writing it, the style of writing. I'm trying to break that up and that takes time. It's not as simple as
getting together with three or four other guys and saying 'okay, here's the chord and the melody', not
that there's anything wrong with that but I chose not to do that."
In transferring the songs of "Pretty Hate Machine" to the live setting, Reznor was faced with the
challenge of making totally computerized music interesting to see performed. Reznor believes it to be
a "cop out" to simply sing along to DATs, as many electronic bands do. But he also feels it's a cop out
to take electronic music and try to translate it to full rock band format. The solution was to use live
guitars, drums and keyboards, but also have all the bass and any unreproducable noises on tape, as
Reznor does not think anyone will miss watching someone play them.
"The second you mention tape on stage, everyone yells Milli Vanilli and Janet Jackson," says Reznor.
"My whole point it this - if someone leaves our show and feels ripped off, fuck you, you can have your
money back. That was the way to make it sound the best and have the most energy and sound live but
also sound electronic at the same time."
NIN had its beginning when Reznor was working in a studio and recorded demos during off-hours. He
adopted the name Nine Inch Nails because "it's a lot cooler name than Trent Reznor." Though he was
originally only looking for a 12-inch deal so he could hone his craft, he ended up signing with TVT.
While its touring incarnation is a full band, on record NIN is still pretty much all Trent Reznor. However,
Reznor is starting to have other people play on his music "to add a little life to it" and does not rule out
the possibility of collaborating on actual songwriting sometime in the future.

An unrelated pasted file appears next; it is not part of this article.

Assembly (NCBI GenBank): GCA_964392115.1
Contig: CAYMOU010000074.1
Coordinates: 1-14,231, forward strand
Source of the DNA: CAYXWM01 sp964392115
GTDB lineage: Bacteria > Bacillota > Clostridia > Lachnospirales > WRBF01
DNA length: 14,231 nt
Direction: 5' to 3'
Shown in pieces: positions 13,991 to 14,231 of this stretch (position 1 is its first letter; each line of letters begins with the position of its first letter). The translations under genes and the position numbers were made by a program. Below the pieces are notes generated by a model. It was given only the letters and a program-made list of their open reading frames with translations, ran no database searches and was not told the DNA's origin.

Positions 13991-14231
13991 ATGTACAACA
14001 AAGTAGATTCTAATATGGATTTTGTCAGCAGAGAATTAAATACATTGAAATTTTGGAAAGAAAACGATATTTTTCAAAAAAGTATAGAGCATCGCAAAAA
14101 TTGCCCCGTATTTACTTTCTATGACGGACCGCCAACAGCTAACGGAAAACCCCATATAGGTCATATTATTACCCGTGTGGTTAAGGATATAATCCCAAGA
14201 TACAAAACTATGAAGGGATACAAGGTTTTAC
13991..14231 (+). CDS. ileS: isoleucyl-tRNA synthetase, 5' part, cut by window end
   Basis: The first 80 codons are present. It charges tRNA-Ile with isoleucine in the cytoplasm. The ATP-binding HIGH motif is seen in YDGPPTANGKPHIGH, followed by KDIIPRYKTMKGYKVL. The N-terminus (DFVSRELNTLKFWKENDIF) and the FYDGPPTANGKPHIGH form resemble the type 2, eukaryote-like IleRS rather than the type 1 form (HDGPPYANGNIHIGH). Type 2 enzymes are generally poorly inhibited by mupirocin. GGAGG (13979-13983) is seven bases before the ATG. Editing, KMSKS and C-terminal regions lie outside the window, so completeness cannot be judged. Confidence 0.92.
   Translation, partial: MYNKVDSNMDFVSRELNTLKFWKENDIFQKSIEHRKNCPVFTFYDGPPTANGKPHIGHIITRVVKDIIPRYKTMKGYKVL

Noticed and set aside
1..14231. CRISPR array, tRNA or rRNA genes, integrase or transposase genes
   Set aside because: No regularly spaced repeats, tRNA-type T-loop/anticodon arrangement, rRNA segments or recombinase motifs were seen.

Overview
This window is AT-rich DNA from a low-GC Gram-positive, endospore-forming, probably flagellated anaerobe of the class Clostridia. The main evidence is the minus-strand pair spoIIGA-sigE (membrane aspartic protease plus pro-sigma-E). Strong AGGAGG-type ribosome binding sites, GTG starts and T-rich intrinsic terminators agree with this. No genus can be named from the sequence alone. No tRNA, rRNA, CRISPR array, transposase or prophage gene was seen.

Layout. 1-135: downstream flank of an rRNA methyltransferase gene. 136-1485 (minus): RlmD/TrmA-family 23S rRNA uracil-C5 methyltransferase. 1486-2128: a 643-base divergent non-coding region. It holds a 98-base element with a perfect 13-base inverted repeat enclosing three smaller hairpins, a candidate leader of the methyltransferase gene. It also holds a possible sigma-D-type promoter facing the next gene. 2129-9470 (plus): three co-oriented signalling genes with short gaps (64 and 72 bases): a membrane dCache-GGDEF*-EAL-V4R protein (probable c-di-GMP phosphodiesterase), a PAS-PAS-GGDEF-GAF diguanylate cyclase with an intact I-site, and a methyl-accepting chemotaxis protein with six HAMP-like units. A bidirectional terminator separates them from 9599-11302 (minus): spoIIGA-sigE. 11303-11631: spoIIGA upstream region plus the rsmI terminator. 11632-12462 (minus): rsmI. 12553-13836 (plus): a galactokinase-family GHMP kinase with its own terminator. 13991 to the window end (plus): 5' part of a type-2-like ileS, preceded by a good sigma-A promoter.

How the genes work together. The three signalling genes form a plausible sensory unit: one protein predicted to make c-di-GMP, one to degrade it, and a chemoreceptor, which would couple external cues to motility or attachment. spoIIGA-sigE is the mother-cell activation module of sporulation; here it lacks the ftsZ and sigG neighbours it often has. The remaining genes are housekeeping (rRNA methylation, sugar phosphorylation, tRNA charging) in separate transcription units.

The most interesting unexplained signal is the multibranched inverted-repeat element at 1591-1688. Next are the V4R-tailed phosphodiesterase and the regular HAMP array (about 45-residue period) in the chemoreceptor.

The fact that NIN have been labeled "industrial" by the media has led to a backlash from the "true"
industrial fans who argue that the music bears little resemblance to such industrial pioneers as
Throbbing Gristle. But Reznor stresses that it is the media that has given him that label.
"Mainstream America needs some sort of name, so fine, you can use that. In most of mainstream
America, I would assume that Nine Inch Nail's name would to mind if you said that word," says
Reznor. "The only problem I have is when you get the purist, underground people whose sensibilities
are so offended by the fact that a pop band, or a band that actually has lyrics that you can understand
or possibly could be played on the radio is labeled "industrial" and they're like 'that's not industrial, god
dammit!'. Okay, you're right. But who's telling you that? Me? No, so if want to bitch at somebody, bitch
at Spin Magazine."
Since NIN has emerged out from the underground to become a commercial success, Reznor is also
faced with the dreaded scenario of having the people who liked NIN back when nobody had heard of
them suddenly accuse him of "selling out."
"When those people start to slightly turn on you, not because you've put out bad music, not because
you've sold out, but because a lot of people like you, it's kind of a disturbing thing to think about,"
explains Reznor. "Through the phase where it was like I wish these people didn't like me because you
don't understand where the fuck I'm coming from. I don't want to be a big band and I don't want to sell a
shit-load of records and I'd rather be playing 500-seat clubs with my fans there instead of poseur idiots,